NewsFitch Signals Red Alert on China's Economy, Downgrades Outlook

Fitch Signals Red Alert on China's Economy, Downgrades Outlook

Fitch Agency lowered the rating of the outlook for China's long-term foreign debt.
Fitch Agency lowered the rating of the outlook for China's long-term foreign debt.
Images source: © Getty Images | Kevin Frayer

5:32 AM EDT, April 10, 2024

Fitch Ratings has downgraded China's long-term foreign debt outlook from "stable" to "negative." Although the rating remains at A+, the agency projects that in 2024, the deficit in the public finance sector will surge to 7.1 percent, marking the highest level since the pandemic year of 2020.

The downgrade reflects growing concerns over China's market confidence and the escalating challenges to the stability of its public finances.

Fitch downgrades China's rating outlook to "negative"

As China transitions from an investment-driven growth model to one focused on sustainable development, it faces increasing economic uncertainty. This shift, accompanied by high fiscal deficits and rising public debt, has depleted budgetary reserves.

Fitch anticipates that fiscal policy will play a crucial role in bolstering economic growth in the near future. However, this approach might lead to further increases in indebtedness. Additionally, the economy might face heightened contingent risk challenges, as lower nominal growth could exacerbate the difficulties of managing high financial leverage.

Despite these concerns, Fitch acknowledges China's strengths that support the A+ rating. These include its large and diverse economic potential, solid GDP growth prospects, a significant role in global commodity trade, a stable external position, and the yuan's status as a reserve currency. Yet, these advantages are counterbalanced by concerns over high indebtedness, escalating fiscal issues, and levels of per capita income and governance quality that fall below those of A-category countries.

China facing an increasing deficit

The Chinese economy is grappling with a growing deficit. Fitch forecasts the public finance sector deficit will climb to 7.1 percent of GDP in 2024, up from 5.8 percent in 2023, reaching its highest level since 2020. Public debt is also on an upward trajectory. Fitch's projections suggest the debt-to-GDP ratio in the public finance sector will increase to 61.3 percent in 2024 from 56.1 percent in 2023, marking a significant deterioration from the 38.5 percent seen in 2019. The forecasted debt trajectory is now seen as steeper than previous estimates, with debt expected to reach 64.2 percent of GDP in 2025 and approach 70 percent by 2028.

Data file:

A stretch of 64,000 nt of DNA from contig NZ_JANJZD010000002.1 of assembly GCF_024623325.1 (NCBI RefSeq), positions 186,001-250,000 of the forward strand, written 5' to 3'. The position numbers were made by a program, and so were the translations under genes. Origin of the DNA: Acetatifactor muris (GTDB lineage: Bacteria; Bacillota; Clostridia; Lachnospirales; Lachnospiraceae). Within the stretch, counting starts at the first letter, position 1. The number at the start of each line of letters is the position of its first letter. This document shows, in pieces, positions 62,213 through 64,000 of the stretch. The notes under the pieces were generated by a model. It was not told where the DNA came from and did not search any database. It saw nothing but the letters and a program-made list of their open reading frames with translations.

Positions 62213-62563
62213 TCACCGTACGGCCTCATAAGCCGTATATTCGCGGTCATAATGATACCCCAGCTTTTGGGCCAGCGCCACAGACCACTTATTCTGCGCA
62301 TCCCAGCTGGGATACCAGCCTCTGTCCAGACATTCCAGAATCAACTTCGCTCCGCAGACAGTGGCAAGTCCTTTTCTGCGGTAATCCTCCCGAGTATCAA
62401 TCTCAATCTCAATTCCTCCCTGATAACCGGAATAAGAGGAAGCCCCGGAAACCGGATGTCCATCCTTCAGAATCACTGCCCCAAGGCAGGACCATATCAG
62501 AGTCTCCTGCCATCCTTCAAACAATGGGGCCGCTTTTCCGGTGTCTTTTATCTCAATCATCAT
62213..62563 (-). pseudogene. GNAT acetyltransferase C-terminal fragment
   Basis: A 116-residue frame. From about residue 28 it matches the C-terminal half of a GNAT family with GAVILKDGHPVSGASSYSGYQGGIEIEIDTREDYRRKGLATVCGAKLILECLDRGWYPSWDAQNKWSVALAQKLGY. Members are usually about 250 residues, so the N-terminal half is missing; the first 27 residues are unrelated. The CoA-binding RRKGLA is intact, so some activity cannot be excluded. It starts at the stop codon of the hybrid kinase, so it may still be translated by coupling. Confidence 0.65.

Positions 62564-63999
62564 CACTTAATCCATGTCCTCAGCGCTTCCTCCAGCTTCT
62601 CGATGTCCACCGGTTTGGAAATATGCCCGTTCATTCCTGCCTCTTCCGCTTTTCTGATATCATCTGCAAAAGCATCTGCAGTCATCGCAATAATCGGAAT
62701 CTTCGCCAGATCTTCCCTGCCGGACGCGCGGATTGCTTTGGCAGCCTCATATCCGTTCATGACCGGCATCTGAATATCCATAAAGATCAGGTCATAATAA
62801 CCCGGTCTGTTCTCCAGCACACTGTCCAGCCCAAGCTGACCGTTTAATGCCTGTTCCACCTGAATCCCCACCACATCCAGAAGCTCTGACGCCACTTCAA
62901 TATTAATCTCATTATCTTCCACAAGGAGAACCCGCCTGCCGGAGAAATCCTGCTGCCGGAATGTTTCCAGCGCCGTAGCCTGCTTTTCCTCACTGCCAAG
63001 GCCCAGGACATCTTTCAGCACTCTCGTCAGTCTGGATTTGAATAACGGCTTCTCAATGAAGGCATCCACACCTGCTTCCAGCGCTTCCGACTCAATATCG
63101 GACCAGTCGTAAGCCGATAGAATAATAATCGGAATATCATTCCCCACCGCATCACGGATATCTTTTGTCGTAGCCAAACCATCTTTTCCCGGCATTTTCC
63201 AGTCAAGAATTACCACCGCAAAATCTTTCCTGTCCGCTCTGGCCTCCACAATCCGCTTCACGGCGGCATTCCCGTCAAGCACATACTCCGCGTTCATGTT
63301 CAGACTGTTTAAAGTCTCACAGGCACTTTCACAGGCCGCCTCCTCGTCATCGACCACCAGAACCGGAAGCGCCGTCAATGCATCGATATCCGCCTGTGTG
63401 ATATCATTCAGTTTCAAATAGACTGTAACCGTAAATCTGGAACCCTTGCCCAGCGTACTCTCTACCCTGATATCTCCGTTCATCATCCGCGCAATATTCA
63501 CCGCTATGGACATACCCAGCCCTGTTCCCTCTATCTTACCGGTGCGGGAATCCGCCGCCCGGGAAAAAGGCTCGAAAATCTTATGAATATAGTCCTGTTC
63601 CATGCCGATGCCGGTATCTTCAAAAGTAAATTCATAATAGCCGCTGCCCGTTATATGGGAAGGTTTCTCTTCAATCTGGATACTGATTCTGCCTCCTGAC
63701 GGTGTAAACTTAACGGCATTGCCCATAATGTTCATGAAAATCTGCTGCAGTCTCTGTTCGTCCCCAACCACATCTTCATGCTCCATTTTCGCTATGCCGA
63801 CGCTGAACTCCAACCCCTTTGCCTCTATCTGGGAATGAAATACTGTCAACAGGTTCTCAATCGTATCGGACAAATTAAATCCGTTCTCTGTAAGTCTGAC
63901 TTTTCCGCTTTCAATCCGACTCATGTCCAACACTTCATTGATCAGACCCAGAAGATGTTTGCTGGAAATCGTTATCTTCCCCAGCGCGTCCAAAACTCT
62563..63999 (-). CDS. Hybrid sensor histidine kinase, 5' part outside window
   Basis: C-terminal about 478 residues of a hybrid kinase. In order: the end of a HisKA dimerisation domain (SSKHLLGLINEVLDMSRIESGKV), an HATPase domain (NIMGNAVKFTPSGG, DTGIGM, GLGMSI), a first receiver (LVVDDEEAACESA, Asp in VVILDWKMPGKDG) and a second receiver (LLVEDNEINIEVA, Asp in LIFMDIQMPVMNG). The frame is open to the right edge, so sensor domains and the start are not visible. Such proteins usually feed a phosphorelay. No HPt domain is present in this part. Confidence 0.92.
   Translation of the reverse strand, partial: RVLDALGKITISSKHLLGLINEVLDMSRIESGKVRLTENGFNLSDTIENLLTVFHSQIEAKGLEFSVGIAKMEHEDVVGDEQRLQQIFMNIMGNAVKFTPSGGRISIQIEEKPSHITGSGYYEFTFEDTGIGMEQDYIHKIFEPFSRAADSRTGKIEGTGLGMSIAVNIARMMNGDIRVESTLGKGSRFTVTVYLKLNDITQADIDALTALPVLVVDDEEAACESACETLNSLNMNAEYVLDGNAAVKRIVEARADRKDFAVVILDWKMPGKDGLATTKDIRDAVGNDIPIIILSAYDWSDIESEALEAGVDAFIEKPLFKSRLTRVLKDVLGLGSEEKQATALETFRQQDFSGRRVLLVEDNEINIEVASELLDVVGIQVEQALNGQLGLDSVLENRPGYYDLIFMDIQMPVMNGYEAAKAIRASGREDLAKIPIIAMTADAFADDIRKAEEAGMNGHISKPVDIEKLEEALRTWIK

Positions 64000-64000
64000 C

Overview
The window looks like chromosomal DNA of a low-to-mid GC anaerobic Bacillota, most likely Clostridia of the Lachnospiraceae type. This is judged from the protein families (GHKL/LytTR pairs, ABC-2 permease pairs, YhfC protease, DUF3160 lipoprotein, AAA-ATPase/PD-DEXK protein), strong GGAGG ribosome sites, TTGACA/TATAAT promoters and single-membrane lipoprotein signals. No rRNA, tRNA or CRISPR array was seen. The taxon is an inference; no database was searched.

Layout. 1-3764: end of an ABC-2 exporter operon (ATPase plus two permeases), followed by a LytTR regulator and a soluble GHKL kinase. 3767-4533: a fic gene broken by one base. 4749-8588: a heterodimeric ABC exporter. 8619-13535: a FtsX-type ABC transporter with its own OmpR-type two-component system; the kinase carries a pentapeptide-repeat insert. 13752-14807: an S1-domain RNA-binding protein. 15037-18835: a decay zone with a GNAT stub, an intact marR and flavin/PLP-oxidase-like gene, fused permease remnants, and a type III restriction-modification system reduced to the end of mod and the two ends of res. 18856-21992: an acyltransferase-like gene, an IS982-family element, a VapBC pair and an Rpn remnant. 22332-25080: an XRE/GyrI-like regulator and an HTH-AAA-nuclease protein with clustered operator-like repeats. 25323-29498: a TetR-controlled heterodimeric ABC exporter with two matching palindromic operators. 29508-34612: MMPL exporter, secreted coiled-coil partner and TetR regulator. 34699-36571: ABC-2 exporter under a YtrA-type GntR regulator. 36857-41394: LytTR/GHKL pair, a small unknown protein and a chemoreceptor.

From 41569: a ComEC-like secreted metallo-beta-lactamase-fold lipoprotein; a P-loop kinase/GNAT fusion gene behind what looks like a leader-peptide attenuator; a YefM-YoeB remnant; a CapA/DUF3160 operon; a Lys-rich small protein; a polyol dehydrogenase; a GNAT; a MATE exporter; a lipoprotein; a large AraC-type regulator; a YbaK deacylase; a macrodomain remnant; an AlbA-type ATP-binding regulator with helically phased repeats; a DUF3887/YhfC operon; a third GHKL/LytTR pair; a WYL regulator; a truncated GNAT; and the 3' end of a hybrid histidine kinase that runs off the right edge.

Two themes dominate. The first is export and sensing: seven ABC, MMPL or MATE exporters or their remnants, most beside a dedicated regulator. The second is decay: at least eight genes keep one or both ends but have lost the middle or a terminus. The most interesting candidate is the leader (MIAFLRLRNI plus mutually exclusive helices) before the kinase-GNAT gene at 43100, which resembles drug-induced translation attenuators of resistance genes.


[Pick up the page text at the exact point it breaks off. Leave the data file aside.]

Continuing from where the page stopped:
Chinese regions facing challenges

Local and regional governments in China are under financial strain, grappling with diminished real estate market revenues and high indebtedness. Some local government financing vehicles (LGFVs) are experiencing debt refinancing pressures, although authorities are making efforts to support these entities. The risk of contingent liabilities materializing remains a concern.

On a positive note, Fitch suggests that financial markets and rating agencies might become increasingly tolerant of China’s gradually rising public debt relative to GDP in the forthcoming years, given the expected robust economic growth. However, the recent adjustment of the rating outlook signals growing concerns over China’s financial and fiscal stability.

According to Reuters, the market reaction to Fitch's decision has been relatively calm. Gains were observed in the Asian market on Wednesday, and European indexes also showed small increases.

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